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Lilacs Grounds credit Wave Hill 5

Lilacs Ablooming

April 30, 2020

Surely one of the best-loved moments each spring is the fragrant, luscious blooming of lilacs. That moment has arrived at Wave Hill, even if we are not there to bury our noses in their intoxicating scent.

Syringa x hyacinthiflora
Syringa × hyacinthiflora
Syringa vulgaris Miss Ellen Willmott
Syringa vulgaris 'Miss Ellen Willmott'

Found in front yards and gardens all over the Northeast and Midwest, almost universally at older homesteads, these old garden lilacs are usually Syringa vulgaris, but there are two dozen species. And counting hybrids, there are more than 2,000 varieties, with, according to experts, seven color groups and many shades and flower forms among them.

Syringa x Julianne 2
Syringa × 'Julianne'
Syringa afghanica
Syringa afghanica

Despite the variety, though, it is the scent of lilac that has the power to pull us close, evoking memories of a favorite time associated with its scent. Lilacs are also the first noticeably fragrant flowers of spring, and that may reinforce the deep sensory impression they create for so many of us.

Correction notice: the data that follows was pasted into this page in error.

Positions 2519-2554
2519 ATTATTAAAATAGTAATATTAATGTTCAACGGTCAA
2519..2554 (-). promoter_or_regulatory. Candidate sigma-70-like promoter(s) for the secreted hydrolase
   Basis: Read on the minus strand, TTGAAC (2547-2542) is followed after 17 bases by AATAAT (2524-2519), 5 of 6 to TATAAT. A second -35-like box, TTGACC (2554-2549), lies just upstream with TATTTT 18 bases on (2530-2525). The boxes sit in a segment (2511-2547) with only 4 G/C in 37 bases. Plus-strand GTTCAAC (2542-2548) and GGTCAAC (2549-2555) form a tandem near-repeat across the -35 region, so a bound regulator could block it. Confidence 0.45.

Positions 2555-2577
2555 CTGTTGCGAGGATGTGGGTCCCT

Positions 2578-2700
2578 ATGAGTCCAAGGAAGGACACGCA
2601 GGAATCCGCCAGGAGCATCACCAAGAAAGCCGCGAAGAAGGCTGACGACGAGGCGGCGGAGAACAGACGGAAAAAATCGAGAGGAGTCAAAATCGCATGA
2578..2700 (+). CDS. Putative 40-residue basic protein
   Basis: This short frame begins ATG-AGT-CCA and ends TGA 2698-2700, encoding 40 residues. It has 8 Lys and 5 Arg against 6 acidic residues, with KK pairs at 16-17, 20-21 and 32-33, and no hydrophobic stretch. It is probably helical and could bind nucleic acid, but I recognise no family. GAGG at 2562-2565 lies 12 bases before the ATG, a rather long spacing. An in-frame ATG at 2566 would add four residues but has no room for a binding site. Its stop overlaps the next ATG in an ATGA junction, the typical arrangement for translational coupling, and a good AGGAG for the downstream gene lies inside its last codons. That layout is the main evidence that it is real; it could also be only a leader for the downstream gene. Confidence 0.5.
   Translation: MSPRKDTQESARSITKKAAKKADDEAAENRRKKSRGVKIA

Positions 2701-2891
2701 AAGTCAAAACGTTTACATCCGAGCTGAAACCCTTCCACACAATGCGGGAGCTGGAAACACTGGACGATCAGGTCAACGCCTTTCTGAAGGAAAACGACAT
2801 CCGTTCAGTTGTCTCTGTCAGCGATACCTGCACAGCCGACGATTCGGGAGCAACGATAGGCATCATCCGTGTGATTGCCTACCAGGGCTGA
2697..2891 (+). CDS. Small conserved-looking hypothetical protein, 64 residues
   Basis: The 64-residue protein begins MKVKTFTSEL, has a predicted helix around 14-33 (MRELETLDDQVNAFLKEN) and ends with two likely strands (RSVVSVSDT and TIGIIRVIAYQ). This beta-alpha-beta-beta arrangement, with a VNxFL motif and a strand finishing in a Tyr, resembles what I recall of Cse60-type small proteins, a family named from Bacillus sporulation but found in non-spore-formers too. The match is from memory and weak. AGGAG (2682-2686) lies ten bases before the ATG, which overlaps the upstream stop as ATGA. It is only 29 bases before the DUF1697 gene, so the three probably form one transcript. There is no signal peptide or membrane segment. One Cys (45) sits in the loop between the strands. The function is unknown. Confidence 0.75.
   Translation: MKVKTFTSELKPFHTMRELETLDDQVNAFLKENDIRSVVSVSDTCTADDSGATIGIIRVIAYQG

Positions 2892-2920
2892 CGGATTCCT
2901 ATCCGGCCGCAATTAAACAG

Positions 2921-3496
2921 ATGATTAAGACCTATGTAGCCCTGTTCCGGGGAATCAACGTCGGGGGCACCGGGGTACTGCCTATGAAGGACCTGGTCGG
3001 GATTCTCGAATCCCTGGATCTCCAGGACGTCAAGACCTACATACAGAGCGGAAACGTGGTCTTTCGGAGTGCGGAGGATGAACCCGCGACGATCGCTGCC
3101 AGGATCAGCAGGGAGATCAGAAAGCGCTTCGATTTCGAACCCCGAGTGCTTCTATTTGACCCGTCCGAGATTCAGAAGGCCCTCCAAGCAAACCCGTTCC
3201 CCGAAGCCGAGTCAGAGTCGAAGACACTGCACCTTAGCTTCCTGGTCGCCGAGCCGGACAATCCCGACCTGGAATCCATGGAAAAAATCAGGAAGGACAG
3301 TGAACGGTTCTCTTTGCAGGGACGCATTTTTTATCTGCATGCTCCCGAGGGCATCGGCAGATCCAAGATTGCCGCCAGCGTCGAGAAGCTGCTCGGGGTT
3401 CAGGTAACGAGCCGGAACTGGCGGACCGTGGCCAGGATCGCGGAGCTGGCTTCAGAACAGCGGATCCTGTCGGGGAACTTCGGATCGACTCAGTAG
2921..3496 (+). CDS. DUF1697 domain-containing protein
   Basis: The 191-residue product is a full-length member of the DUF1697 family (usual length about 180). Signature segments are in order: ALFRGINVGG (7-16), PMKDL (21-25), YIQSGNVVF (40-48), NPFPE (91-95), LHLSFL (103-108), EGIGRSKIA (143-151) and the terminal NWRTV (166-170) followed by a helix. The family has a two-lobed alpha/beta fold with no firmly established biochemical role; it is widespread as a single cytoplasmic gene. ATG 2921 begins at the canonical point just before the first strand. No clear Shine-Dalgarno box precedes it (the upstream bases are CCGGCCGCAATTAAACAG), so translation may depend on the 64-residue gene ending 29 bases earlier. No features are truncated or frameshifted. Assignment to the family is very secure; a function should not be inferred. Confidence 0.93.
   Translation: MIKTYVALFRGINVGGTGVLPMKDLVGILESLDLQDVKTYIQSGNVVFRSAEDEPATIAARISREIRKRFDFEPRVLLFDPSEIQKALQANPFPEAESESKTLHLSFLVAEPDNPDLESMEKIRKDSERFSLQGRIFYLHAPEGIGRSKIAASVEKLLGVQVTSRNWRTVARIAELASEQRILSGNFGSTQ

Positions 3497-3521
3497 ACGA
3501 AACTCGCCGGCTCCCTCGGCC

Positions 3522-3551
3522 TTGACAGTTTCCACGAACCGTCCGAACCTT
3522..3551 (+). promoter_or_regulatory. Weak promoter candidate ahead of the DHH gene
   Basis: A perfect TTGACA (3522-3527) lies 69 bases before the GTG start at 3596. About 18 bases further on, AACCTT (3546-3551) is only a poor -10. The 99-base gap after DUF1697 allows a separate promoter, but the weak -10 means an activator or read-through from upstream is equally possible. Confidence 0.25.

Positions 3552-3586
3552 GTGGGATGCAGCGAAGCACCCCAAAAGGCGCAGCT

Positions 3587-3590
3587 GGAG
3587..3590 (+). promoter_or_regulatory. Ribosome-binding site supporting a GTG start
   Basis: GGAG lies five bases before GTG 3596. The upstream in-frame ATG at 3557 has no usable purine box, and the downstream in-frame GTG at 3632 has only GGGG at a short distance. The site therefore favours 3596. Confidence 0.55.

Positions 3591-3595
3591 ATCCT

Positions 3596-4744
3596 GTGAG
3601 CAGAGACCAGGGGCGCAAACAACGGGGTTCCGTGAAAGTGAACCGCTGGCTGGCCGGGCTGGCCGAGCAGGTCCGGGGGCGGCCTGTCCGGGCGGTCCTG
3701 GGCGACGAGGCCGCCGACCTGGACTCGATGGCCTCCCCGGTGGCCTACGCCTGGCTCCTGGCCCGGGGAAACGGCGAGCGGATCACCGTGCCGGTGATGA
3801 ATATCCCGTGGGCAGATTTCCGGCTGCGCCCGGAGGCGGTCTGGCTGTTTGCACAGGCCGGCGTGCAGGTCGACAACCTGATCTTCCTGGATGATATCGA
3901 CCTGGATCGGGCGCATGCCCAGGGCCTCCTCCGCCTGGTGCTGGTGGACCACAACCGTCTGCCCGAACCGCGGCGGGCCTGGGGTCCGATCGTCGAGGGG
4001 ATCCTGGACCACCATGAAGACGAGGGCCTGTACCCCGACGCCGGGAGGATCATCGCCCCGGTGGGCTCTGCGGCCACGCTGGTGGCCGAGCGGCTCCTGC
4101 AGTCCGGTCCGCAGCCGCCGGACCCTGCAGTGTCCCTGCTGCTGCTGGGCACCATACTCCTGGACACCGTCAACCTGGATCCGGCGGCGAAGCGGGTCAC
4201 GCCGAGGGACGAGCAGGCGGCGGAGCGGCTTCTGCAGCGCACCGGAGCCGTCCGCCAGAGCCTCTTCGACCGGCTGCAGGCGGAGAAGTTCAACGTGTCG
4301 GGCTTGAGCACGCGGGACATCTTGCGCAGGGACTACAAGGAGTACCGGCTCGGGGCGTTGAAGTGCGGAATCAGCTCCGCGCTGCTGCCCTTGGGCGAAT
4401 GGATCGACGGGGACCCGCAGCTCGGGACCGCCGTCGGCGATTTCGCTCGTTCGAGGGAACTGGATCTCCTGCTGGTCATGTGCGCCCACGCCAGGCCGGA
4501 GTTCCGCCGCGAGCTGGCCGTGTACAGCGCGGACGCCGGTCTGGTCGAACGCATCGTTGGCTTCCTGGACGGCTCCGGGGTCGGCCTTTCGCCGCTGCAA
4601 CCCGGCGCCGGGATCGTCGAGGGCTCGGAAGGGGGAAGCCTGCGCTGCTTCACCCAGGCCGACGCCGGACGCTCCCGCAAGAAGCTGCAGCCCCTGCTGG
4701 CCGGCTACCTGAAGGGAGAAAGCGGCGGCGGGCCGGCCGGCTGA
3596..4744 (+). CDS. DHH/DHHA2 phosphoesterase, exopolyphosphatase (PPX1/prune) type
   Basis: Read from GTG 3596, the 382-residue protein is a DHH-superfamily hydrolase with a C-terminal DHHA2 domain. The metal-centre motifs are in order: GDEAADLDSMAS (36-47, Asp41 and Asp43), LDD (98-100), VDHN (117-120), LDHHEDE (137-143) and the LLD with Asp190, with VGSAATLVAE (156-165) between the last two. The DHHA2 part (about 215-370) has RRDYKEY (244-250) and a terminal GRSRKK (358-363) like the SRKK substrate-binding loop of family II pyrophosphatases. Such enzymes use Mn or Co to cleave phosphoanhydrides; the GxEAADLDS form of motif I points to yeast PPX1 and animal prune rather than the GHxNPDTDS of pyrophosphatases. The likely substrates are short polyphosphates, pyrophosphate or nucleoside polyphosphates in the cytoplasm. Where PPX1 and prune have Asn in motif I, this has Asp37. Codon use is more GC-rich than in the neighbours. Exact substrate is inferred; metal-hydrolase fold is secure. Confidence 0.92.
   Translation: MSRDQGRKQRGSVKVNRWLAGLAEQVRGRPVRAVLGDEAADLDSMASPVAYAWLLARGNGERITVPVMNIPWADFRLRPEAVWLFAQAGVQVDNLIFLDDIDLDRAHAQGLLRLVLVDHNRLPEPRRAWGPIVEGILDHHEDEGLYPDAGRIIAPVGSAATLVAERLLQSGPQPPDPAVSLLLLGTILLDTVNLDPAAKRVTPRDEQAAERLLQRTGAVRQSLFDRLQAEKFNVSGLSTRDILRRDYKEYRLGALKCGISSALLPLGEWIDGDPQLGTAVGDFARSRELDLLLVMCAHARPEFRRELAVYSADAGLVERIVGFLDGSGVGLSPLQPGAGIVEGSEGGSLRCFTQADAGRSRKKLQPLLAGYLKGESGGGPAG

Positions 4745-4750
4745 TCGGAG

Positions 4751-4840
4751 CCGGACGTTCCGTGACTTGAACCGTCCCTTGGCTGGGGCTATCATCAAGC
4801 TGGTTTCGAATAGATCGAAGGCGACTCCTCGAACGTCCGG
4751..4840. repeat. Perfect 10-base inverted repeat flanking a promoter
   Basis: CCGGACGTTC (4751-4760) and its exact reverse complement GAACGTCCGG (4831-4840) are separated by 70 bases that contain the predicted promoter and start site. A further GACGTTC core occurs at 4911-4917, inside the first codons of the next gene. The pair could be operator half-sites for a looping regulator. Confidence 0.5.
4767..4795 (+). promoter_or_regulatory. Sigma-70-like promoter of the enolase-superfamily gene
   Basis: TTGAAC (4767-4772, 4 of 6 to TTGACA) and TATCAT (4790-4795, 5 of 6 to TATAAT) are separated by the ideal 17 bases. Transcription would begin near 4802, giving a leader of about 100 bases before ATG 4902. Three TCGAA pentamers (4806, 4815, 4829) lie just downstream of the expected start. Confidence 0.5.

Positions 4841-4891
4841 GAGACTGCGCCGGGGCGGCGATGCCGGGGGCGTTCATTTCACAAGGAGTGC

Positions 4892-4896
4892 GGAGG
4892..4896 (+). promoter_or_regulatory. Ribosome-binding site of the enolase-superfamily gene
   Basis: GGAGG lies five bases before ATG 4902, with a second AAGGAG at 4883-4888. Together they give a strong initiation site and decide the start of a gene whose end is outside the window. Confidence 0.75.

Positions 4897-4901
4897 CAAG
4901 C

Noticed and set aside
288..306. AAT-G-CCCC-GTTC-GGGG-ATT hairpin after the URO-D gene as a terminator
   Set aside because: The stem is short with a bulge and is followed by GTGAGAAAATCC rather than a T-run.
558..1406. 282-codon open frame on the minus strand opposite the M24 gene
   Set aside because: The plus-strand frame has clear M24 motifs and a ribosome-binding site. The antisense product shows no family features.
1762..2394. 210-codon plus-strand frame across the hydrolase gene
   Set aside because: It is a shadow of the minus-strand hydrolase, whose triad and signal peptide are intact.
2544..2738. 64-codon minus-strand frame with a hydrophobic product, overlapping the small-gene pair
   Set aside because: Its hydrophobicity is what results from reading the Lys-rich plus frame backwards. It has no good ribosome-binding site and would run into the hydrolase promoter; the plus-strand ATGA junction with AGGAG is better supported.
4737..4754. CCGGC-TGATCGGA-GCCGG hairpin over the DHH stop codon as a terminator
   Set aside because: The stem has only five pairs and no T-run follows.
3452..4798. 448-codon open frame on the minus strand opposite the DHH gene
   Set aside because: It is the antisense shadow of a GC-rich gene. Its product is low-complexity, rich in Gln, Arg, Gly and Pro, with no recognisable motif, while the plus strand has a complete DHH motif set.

Syringa vulgaris Decaisne
Syringa vulgaris 'Decaisne'
Syringa Edith Cavell 2
Syringa 'Edith Cavell'

At Wave Hill, they occupy a special place in the garden landscape. At one time or another over the years, several dozen varieties have clustered together in a pretty row along the eastern edge of the Lower Lawn, easily accessible along the drive below the Pergola. Indeed, the fragrance often greets visitors before they reach the balustrade to view the lilacs from above.

Lilacs Grounds credit Wave Hill 13